Part 3 explores the health care and health governance challenges that are most visible in the African context. The authors argue that the most important component of any health care system is the body of health care professionals who deliver the services necessary to prevent, diagnose and treat disease. In this respect Africa is facing a crisis as large numbers of health professionals, mainly doctors and nurses, leave the region annually. Some medical professionals leave to seek specialist training which is unavailable in the region, but for others the motivation is economic. The two countries receiving the greatest number of African health care workers are the UK and the USA. This represents a flow of resources from poor to rich countries, not only in terms of a valuable resource but also in terms of the training costs which have in most cases been shouldered by medical professionals’ countries of origin. The authors propose a co-development model as a solution, empowering medical migrants to become agents of change in their countries of origin. However, this optimistic model presupposes the willingness of doctors to return to their countries of origin at some stage of their careers. Members of the African diaspora are already involved in establishing and funding research and education in their countries of origin. Nevertheless, if medical professionals remain abroad permanently their expertise and their economic contributions to local development are minimized.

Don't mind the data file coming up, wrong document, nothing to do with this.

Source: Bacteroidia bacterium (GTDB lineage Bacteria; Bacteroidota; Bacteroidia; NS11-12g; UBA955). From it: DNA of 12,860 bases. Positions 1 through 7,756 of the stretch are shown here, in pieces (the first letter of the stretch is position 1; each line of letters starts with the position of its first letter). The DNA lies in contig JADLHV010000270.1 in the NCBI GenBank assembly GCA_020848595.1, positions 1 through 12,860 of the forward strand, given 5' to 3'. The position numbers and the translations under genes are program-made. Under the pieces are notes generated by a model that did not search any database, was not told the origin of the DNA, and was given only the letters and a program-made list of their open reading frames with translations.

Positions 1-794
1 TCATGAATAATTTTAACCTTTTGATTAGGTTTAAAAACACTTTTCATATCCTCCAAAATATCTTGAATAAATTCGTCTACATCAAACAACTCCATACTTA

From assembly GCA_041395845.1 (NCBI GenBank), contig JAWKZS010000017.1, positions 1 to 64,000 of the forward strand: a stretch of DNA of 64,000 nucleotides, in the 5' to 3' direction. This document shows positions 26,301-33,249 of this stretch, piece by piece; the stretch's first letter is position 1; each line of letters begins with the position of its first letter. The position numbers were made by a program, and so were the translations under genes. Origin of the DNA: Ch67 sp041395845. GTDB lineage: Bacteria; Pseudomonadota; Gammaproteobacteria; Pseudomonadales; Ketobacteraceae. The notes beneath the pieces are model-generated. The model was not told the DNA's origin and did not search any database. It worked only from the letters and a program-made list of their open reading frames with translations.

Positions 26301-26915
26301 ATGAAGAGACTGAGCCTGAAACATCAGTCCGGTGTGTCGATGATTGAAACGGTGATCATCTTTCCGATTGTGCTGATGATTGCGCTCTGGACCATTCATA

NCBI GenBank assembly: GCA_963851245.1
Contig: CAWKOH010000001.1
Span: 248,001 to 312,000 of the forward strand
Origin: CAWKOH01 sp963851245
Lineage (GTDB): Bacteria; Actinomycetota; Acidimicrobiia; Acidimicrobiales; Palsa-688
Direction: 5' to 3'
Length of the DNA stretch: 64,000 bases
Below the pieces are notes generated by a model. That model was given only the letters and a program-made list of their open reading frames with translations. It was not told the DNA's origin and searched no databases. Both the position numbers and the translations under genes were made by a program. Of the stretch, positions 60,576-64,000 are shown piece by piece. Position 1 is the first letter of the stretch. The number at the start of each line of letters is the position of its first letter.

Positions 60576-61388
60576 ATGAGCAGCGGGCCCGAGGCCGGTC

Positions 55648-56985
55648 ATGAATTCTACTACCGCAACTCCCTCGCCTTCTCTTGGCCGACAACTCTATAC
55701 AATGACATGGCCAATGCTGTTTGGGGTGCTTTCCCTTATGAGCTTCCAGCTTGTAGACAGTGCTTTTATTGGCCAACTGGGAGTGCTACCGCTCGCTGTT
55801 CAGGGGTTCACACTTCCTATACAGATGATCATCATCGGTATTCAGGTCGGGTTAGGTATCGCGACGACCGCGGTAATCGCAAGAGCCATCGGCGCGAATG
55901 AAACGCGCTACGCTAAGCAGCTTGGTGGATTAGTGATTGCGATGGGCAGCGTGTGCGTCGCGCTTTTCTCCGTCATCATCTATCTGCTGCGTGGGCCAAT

While the migration of health care professionals is a pressing issue, population migration is an even larger challenge. Tuberculosis, HIV/AIDS, Malaria and SARS are all diseases that are spread easily by mobile populations. Today we can add Ebola to the list of dangerous pathogens that are easily spread, particularly in populations with pre-existing health issues. International law recognizes healthcare as a human right and therefore migration cannot be used as an excuse to deny healthcare to certain populations. This is a difficult challenge in an area where resources are already limited.

Part 4 addresses some of these challenges with chapters on subjects ranging from the integration of traditional healthcare to sustainable economic development and strengthening healthcare capacity. The focus of this section is to demonstrate that while challenges are high, innovation, creativity and international political will can be harnessed to create sustainable solutions to Africa’s health care needs.

Part 5 consists of the concluding chapter, which ties all strands together, acknowledging the challenges but proposing that intelligent healthcare governance is the solution. The authors remind us that many of these challenges are not new; it is the scope that has altered. Solutions need to be adjusted to reflect the reality of the global society in which we all live and work. Good global healthcare is a challenge to all health professionals and the solutions are in our hands.